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How Miami's Restaurant Industry Would Change the World Through Food

How would you change the world through food? Local experts weigh in.

To mark the relaunch of Eater today, the Features team compiled a collection of seventy-two of the best ideas for how people around the world are or how they plan to or how they want to change the world through food. A lot of the ideas are incredibly earnest. Some are ambitious beyond reason. But what they all have in common is a belief that, with hard work and good food, the world is headed in the right direction.

As a local component to this feature, we asked the Miami community to chime in. So check out the national responses over here and scroll below to see what local thinkers and doers would like to do to change the world through food. Have a suggestion? Add it to the comments.

Cindy Hutson, chef and owner of Ortantique: Food has always been the vital path needed to connect and change the world. It has brought many countries and cultures together throughout history - providing power, survival, trade, travel and discovery. In today's world as we become selfish and greedy and deplete species of fish, plants and animals, it becomes necessary to reverse what we have begun to destroy. We must find new ingredients that are more sustainable and less harmful to the surrounding environment, providing nourishment and development. Items like breadfruit, ancient grains, sardines, and kelp all provide health and are still flourishing and replenish rapidly. We need to change the way we think and teach our youth about our planet.

Norman Van Aken, chef and owner of Norman's at Ritz-Carlton Orlando: We have an amazing agricultural area in our south and we have school children who are hungry throughout our region. By uniting the two, we create miracles through the powers of food.

Andreas Schreiner, Pubbelly Restaurant Group partner: I would love to continue to create and develop food and beverage concepts that allow people to connect with each other and share life experiences, learn about each other, laughs and have a good time. If people around the world spent more time sharing a meal and understanding each other's cultures then perhaps we would not have so many fights or wars.

Makoto Okuwa, co-owner and chef at Makato: I would use food as an educational tool to teach families how to incorporate healthier habits into their life. Although food is a basic necessity, families don't always have well-balanced diets. I would host cooking classes for the whole family, as a fun activity for all members of the family to participate in while educating them on healthy eating habits. Changing these habits can go a long way, from decreasing the risk of medical conditions associated with poor eating habits to encouraging positive change in other aspects of their lives.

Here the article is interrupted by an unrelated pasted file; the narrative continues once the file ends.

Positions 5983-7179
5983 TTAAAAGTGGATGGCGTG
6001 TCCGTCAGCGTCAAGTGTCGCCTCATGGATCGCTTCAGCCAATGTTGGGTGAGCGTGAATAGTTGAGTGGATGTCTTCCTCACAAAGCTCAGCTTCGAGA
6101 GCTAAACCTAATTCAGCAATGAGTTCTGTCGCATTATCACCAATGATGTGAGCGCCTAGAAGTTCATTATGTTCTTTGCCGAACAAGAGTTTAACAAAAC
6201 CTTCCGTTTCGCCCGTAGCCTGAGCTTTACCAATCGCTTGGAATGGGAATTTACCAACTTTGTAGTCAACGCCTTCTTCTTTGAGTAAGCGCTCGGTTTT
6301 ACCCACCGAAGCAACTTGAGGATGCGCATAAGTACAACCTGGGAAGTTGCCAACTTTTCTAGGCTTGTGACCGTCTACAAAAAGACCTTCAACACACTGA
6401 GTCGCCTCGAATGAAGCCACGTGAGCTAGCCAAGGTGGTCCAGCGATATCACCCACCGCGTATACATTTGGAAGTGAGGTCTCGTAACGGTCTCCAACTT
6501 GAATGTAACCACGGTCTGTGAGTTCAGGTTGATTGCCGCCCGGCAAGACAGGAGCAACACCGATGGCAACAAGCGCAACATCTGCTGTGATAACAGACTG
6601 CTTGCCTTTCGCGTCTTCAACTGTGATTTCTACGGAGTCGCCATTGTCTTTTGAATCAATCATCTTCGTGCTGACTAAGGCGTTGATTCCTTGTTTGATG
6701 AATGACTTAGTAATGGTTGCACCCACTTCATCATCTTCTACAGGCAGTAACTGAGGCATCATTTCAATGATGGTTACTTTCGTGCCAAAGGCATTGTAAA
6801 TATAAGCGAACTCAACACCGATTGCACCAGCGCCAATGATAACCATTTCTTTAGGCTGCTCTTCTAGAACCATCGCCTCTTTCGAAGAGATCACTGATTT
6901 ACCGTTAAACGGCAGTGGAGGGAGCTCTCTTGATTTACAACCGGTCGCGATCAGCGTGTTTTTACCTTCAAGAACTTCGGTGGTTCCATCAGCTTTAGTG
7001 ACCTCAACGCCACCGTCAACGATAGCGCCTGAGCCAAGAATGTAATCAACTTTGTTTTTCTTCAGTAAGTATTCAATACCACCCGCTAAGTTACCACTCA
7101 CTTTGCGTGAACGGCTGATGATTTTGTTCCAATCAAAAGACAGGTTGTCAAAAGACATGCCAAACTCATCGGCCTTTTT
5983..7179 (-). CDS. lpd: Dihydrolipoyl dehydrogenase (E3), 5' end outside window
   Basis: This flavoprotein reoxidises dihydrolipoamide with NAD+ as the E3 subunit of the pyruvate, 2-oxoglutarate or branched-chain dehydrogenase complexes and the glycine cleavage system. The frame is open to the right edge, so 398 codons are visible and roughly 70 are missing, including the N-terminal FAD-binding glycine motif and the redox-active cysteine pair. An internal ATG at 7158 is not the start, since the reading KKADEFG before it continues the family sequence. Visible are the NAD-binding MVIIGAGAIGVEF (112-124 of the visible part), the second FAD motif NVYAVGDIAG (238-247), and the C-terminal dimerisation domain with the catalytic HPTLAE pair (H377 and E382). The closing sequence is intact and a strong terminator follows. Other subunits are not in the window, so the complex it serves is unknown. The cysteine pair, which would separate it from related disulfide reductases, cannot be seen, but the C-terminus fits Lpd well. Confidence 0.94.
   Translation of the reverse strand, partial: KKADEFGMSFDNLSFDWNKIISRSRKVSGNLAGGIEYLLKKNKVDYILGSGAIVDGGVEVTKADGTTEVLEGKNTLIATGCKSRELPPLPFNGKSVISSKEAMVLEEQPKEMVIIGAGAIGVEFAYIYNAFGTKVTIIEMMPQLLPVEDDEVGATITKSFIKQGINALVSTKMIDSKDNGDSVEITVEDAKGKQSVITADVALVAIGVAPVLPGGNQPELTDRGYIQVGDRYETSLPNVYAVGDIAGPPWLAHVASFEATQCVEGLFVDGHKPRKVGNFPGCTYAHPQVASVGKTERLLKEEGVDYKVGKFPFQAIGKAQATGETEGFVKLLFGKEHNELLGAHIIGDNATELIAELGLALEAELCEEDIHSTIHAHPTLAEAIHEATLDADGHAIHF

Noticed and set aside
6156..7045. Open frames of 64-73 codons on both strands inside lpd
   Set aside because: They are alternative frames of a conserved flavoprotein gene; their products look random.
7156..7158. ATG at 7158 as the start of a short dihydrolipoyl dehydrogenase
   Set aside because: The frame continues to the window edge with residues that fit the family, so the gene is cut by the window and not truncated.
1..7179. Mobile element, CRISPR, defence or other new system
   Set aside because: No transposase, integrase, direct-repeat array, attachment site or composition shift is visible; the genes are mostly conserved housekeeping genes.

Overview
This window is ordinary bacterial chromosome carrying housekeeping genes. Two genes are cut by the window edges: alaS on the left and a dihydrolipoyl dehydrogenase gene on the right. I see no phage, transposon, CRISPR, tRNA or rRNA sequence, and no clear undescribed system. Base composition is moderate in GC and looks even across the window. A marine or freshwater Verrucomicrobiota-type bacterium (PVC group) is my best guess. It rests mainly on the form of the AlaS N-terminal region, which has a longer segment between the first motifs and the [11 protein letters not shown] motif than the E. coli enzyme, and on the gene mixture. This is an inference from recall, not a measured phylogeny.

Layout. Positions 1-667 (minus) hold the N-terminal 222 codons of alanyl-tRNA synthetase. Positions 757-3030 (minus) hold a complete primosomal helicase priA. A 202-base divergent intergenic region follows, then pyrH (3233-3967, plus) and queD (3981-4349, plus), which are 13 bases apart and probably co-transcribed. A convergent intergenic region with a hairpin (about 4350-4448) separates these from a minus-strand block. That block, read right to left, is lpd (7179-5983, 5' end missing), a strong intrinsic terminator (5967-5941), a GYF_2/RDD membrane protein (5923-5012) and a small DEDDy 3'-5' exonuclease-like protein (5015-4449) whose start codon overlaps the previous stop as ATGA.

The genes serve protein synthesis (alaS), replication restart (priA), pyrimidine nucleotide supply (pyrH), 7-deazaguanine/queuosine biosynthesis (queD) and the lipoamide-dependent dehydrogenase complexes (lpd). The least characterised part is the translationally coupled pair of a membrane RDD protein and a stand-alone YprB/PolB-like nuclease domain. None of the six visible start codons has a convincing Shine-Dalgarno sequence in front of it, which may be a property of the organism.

Timon Balloo, chef at Sugarcane Raw Bar: As a chef in Miami,  I would like my voice and my knowledge in the industry, to help educate consumers on a local and national level so they begin being conscious of their eating practices and ethical product sourcing and usage.

John Kunkel, CEO of 50 Eggs Restaurant Group: I would like to change the world through food by making a difference— at least through 50 Eggs— when it comes to where our food comes from. We run our restaurants with a commitment to promoting small farmers and local purveyors and ingredients that are not mass produced. This not only impacts our customers by providing them healthier, better product; it keeps family farms afloat in the face of agribusiness' multi-billion dollar challenge. GMO and processed foods are the antithesis of what 50 Eggs is striving to represent; and I think that every individual or company that can make the statement that it matters what we eat and where our food comes from is doing their part to change the world through food.  Through our company's planned international growth we hope to take this message farther afield and have a larger impact.  Food is at its essence sustenance, but it's much more when it comes to the experience of dining, and by helping people understand that it's important to know where your food comes from and giving them options to dine at restaurants that care about this, I think you can begin to change the world through food— at least it's a start.

Kevin Cory, chef and owner of Naoe and N by Naoe: Implement efficient organic agriculture and aquaculture technology around the world, after the world aligns politics and tackles science to create such sustainable economies.

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